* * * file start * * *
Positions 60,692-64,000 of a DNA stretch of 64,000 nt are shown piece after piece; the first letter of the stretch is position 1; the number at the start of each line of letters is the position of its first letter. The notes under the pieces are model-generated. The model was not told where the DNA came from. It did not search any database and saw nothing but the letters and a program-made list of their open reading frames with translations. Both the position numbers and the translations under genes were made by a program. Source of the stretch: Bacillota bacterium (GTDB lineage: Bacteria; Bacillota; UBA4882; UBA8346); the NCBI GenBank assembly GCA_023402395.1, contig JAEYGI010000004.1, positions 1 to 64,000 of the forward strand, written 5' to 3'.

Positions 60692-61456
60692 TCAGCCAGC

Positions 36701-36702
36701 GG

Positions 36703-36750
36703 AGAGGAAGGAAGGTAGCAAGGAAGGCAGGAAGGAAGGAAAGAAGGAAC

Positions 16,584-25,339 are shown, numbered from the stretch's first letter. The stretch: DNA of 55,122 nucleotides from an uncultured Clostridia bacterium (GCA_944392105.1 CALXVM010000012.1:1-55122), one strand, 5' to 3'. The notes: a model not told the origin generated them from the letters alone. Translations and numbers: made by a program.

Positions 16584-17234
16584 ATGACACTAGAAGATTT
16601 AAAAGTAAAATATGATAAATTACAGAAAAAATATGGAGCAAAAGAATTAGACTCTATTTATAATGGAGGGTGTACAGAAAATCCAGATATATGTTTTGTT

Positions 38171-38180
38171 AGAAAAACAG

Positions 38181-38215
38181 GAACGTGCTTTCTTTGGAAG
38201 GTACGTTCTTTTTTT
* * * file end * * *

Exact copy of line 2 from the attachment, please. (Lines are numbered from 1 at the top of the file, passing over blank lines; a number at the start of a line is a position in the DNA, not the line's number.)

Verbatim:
Positions 60692-61456